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For Developers

The creation of sidechains enables us to onboard developers from other ecosystems. For example, a Solidity developer can take code they have already written and bring it over to the C1 sidechain right away. This decreases the barrier of entry and provides a motivating boost since they can easily enter the Cardano ecosystem.

In addition, offering alternative languages will help new developers begin developing smart contracts with a programming language they are more familiar with. Solidity is similar to JavaScript, which is the number one language new devs try out first. Once they work on their programming skills and start to dip their toes into the functional paradigm, they may eventually evolve to using a functional programming language like Haskell which naturally leads them into Plutus smart contracts.

However we need to reach developers where they are at today, and not where we expect them to be tomorrow. With the freedom to adopt VMs from any other blockchain, all of the open-source tooling already created for them will be compatible. This provides a net benefit for everybody thanks to the open source nature of the crypto ecosystem. Any technology we build off of will provide an opportunity for collaboration, finding and fixing key bugs in the codebases, and thus enriching each ecosystem as a result.

For End-Users

Users will benefit from a broader selection of Dapps, projects, and protocols available within the ecosystem.

Some other sidechain projects expose users to a deteriorated UX compared to what they are used to by forcing them to go through a multi-step transfer process and/or pay high fees. This has a major negative effect on adoption as newer users are the most sensitive to increased complexity and understanding the value proposition if they have to pay a lot up-front. If either cost or complexity appear to be too high, such users will just give up and move on to something else.

Furthermore, with wrapped smart contracts we will be able to eliminate almost all of the user experience issues which classically come about with sidechains. This admittedly adds extra complexity to both the protocol design and development processes, but once the foundation is laid and the first wrapped smart contracts are released the design patterns will be well tread.

This opens the gates for many developers to build their own wrapped smart contracts using their favorite languages while exposing an interface to users on the mainnet.

For Entrepreneurs and Businesses

Currently there is a shortage of talent, and this is especially true for developers.

Even if entrepreneurs or businesses are able to find devs, they tend to be very expensive and often lack a solid background in understanding blockchain technology deeply. This is compounded by the requirement of knowing brand new smart contract languages, which shrinks the pool of prospects further.

Allowing developers to build in Solidity and other smart contract languages they may already know will help the ecosystem by broadening the pool of available devs. This will translate into more projects, faster development times, and thus more live working products that users will get to actually use.

For Crypto Projects Already in Other Blockchains

Being realistic, it is clearly a major jump for any existing project deployed on another blockchain (such as Ethereum) to throw away their team of Solidity developers and specialists and go through an arduous process of hiring an entire dev team for a new smart contract language (such as Plutus) to then begin rewriting their entire dApp stack from scratch.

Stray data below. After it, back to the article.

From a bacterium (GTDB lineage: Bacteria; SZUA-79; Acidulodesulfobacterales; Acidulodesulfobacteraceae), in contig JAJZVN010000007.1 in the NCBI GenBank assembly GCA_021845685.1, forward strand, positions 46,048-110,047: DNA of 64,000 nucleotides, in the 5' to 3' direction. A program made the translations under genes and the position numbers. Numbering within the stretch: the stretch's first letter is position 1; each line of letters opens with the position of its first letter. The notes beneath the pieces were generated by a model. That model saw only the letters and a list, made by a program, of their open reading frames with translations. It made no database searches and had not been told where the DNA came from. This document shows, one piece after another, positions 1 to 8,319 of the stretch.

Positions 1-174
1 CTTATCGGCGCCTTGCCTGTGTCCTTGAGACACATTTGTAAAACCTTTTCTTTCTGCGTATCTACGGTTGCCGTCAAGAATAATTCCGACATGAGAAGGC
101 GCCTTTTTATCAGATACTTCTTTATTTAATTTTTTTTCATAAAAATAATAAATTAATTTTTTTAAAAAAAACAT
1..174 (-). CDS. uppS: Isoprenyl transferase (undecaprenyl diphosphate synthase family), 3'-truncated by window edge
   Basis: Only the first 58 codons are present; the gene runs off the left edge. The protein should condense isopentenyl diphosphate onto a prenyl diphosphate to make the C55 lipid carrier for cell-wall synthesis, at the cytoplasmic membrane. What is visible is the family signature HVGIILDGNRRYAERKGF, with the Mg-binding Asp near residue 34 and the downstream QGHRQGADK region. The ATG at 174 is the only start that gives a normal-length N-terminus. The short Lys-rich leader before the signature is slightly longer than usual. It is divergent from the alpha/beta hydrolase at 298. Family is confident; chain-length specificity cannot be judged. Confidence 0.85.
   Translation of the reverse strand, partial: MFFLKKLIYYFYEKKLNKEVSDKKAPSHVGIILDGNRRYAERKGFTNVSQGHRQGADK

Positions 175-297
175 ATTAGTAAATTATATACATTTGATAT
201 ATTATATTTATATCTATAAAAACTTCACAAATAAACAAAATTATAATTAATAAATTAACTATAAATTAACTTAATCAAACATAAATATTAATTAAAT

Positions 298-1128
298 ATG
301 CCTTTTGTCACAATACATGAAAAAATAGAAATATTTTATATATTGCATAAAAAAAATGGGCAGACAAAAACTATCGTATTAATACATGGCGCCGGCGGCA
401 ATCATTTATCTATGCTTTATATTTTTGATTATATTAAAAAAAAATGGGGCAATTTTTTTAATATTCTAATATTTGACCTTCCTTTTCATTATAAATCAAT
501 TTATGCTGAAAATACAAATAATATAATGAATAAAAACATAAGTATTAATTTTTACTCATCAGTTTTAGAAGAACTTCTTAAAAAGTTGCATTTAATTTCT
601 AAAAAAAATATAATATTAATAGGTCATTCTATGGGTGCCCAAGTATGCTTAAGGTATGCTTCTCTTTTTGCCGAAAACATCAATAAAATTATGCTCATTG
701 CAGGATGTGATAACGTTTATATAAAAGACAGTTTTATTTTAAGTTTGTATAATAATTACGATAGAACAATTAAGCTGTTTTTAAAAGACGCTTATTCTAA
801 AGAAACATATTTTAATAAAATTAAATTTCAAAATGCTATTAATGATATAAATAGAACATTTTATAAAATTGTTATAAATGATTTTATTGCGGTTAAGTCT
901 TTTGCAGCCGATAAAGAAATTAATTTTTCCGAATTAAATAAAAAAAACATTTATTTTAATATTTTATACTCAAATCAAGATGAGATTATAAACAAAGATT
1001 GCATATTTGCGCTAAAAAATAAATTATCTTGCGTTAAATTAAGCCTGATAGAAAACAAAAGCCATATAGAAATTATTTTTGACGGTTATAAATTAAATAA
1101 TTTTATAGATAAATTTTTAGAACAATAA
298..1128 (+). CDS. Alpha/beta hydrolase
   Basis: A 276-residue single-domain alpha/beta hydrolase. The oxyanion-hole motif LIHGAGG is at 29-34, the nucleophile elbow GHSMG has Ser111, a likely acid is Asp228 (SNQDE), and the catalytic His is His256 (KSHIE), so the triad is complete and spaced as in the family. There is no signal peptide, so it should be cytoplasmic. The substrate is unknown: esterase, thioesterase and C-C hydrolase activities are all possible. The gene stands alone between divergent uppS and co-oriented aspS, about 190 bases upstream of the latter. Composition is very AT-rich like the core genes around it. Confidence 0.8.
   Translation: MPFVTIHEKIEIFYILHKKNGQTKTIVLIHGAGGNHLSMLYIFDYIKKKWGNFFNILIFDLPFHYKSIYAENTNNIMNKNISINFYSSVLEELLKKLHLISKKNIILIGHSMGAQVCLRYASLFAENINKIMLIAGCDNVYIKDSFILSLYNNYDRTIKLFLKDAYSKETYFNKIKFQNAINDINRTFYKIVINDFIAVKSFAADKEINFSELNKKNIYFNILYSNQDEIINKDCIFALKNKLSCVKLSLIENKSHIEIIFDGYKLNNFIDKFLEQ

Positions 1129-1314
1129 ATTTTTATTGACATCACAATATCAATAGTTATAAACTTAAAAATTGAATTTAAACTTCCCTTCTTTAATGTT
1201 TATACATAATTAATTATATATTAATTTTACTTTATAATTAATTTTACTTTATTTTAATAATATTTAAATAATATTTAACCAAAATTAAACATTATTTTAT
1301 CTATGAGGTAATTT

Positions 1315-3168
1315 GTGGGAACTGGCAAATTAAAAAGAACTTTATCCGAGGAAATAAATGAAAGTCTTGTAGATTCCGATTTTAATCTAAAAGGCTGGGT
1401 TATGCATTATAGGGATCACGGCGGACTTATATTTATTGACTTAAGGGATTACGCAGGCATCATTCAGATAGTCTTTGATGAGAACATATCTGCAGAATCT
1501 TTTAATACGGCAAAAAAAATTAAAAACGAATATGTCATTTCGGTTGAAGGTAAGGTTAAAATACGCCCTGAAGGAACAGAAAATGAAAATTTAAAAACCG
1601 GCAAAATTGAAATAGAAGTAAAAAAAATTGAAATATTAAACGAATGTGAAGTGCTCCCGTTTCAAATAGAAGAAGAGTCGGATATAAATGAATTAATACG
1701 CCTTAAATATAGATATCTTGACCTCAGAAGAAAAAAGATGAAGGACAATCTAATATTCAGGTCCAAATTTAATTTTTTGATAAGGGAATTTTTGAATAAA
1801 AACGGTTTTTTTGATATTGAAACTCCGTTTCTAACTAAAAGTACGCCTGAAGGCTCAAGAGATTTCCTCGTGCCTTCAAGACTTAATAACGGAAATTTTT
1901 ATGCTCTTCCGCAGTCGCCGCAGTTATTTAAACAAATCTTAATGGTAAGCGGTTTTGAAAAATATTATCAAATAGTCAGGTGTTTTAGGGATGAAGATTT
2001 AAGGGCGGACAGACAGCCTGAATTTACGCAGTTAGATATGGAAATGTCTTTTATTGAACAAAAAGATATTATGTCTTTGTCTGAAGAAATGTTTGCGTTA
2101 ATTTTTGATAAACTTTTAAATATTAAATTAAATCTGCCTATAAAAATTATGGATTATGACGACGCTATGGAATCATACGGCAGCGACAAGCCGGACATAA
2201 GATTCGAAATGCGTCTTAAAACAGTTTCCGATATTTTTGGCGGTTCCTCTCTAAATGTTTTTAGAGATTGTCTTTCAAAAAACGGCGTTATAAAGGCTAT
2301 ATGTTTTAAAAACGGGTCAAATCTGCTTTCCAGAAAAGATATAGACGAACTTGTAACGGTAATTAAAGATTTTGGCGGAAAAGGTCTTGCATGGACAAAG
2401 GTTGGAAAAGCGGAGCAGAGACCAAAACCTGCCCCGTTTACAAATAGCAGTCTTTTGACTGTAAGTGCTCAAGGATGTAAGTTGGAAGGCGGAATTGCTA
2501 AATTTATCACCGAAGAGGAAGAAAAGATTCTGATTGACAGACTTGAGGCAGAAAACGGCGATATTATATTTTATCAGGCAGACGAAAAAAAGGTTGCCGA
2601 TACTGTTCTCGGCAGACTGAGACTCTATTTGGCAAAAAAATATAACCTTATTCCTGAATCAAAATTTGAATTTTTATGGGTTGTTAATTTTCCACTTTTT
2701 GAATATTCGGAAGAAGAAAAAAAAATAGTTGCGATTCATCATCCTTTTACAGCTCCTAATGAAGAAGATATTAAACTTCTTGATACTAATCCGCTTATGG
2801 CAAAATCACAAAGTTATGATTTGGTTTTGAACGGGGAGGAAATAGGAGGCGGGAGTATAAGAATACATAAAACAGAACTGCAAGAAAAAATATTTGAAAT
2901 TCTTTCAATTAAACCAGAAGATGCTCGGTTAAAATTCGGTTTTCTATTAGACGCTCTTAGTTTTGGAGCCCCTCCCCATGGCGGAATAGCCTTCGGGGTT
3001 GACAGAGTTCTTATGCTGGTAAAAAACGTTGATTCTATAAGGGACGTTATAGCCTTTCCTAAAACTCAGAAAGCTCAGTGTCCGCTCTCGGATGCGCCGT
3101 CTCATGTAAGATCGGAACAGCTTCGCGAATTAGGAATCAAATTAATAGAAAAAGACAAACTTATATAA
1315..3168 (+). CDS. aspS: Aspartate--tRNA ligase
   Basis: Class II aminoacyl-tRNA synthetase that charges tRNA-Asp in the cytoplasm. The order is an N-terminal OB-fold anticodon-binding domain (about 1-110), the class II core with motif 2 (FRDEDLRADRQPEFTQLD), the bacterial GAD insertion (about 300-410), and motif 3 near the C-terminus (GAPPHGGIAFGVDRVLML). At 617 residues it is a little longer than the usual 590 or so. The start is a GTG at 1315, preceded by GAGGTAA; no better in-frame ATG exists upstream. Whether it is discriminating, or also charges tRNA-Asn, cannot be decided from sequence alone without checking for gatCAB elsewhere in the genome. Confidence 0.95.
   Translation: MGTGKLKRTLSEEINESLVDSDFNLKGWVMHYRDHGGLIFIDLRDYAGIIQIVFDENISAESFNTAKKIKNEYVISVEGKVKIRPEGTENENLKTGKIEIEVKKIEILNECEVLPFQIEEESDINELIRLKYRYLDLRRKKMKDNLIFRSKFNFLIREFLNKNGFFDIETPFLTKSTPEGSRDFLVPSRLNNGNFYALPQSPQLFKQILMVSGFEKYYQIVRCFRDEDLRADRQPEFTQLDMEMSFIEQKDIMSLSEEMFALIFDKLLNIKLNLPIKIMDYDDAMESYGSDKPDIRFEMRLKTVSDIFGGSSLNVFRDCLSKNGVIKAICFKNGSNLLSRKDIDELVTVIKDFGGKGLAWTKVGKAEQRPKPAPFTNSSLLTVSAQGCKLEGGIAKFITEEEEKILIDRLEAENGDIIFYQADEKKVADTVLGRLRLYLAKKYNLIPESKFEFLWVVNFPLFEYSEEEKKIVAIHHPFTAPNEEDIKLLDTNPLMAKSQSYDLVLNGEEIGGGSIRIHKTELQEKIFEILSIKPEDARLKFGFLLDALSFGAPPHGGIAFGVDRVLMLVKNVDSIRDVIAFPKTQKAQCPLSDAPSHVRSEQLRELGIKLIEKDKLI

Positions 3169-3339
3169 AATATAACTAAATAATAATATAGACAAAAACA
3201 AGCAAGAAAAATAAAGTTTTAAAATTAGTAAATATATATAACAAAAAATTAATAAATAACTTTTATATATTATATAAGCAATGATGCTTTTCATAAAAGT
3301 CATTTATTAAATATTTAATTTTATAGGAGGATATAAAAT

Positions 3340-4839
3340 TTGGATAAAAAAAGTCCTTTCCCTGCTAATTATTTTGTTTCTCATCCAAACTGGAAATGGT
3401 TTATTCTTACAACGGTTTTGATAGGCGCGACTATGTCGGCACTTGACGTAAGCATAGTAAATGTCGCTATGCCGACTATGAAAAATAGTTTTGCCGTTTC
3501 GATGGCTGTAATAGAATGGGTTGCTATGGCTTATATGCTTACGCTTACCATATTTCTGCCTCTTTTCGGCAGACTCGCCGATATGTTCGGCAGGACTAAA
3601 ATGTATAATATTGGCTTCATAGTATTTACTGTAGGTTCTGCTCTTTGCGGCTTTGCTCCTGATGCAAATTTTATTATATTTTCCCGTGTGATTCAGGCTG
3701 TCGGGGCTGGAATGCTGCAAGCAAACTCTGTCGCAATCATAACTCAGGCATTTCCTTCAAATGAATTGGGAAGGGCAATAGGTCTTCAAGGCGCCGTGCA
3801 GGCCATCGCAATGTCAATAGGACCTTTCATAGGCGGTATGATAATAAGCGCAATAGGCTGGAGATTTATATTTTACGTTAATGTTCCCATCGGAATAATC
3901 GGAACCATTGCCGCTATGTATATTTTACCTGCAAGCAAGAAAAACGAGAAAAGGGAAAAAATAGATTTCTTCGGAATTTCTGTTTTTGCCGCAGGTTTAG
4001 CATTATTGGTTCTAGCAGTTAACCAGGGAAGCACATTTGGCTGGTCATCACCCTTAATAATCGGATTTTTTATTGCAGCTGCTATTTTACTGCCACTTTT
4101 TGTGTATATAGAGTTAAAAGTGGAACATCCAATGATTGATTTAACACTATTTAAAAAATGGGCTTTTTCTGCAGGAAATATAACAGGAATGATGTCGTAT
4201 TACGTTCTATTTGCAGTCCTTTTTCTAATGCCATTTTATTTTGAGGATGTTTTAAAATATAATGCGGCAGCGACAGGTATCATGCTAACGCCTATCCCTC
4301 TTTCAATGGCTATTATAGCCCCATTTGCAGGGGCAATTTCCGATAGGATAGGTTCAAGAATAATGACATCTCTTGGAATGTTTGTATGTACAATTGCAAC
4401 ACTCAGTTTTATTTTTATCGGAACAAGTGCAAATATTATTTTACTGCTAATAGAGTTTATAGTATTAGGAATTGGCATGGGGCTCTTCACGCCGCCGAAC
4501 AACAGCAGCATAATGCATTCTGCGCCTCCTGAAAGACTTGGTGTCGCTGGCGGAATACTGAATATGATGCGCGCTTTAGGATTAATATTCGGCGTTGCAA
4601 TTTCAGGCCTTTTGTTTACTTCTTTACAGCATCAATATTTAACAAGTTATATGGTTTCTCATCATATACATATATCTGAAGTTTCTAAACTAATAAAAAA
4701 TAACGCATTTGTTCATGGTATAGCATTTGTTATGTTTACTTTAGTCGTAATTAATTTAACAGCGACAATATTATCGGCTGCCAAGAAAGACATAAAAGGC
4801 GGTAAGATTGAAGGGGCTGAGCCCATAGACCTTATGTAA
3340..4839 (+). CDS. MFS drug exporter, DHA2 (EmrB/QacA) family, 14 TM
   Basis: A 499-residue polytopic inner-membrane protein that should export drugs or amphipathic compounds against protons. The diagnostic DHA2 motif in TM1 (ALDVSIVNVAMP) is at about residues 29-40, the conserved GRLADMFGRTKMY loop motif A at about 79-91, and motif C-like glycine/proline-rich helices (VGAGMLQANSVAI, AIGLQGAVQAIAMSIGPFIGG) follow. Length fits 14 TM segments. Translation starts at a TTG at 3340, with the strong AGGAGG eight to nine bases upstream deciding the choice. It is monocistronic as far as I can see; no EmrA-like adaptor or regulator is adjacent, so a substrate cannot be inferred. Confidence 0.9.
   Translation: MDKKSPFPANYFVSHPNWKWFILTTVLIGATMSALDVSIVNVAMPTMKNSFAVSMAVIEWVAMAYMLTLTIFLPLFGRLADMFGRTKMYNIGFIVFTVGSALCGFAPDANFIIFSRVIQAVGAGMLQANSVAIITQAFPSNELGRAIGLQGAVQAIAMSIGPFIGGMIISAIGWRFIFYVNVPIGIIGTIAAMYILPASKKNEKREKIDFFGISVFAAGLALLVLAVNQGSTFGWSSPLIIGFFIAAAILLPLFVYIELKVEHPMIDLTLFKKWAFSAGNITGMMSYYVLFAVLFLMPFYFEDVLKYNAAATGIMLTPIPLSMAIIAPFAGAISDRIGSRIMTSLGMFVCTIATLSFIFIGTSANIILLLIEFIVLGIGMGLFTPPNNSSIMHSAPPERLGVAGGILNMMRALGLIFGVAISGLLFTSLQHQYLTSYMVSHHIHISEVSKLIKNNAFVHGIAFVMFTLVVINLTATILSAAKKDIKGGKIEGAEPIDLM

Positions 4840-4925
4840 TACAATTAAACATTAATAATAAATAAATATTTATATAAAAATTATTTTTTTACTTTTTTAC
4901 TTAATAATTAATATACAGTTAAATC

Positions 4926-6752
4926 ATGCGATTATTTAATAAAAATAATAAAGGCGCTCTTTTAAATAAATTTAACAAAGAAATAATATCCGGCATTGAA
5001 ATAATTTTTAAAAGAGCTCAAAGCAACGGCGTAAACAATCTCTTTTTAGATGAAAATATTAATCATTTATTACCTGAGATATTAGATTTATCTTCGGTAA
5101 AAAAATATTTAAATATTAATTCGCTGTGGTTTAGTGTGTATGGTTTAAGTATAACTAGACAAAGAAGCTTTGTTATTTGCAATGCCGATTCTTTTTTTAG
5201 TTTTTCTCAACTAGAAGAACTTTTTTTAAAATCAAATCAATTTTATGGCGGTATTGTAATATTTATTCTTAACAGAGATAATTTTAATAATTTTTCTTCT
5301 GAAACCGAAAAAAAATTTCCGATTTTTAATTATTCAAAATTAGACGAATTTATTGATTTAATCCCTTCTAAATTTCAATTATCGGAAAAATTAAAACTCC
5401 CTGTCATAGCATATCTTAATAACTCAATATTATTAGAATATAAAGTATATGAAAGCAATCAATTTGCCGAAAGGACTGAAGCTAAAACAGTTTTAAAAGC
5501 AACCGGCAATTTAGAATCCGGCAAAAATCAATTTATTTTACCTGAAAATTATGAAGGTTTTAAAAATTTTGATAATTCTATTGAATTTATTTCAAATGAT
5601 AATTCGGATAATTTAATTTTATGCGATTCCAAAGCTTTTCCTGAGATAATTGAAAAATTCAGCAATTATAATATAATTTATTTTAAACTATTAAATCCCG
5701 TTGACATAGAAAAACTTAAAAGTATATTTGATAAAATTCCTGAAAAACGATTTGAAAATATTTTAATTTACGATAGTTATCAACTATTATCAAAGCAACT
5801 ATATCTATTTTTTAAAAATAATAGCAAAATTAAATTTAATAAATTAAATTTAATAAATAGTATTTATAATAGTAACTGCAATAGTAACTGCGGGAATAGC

Thanks to our protocol enabling the deployment of sidechains, we will be inviting good projects to benefit from the novel pluses of the L1 ecosystem without having to start from square one. Even if they have a large gap in knowledge we can eliminate the majority of the upfront cost by deploying a sidechain that allows them to enter into the ecosystem and make a big splash with limited extra work.

Going one step further, if the project decides to expand and build out their existing dApp as a wrapped smart contract, it will gain a major boost in popularity as users get to easily interact with it from the mainnet. This will only require a limited amount of extra work (most of which will be standardized and easy to follow once initially implemented), thereby allowing developers to focus on building dApps using the tooling that they know best and following clear steps on how to wrap their contracts to unlock greater potential.

For ADA Hodlers

Milkomeda will support the Cardano ecosystem by bringing value via improving the experience for developers, entrepreneurs, and business owners seeking to migrate over to Cardano. The fact that sidechains such as C1 deployed by the protocol will use wrapped ADA as their base asset (and thus for fees) strengthens the use case of ADA, thereby allowing the sidechains to work in tandem with the Cardano mainnet, rather than in opposition as a competing asset. This improves the ecosystem as a whole, while providing ADA hodlers more options in what they can use their ADA for.

For Multi-Project ADA Hodlers

One of the long-term goals of the protocol is to keep building out the infrastructure on the deployed sidechains, thereby building out bridges to other L1 blockchains. This means that eventually each of these sidechains can act as a bridge in itself between Cardano and L1 blockchains.

This will allow users who have tokens on say Ethereum, Solana, etc. to move their assets to Cardano mainnet via a corresponding sidechain. Once on Cardano mainnet, these wrapped tokens become native assets, allowing them to be used with any and every Plutus or Marlowe dApp available in the ecosystem.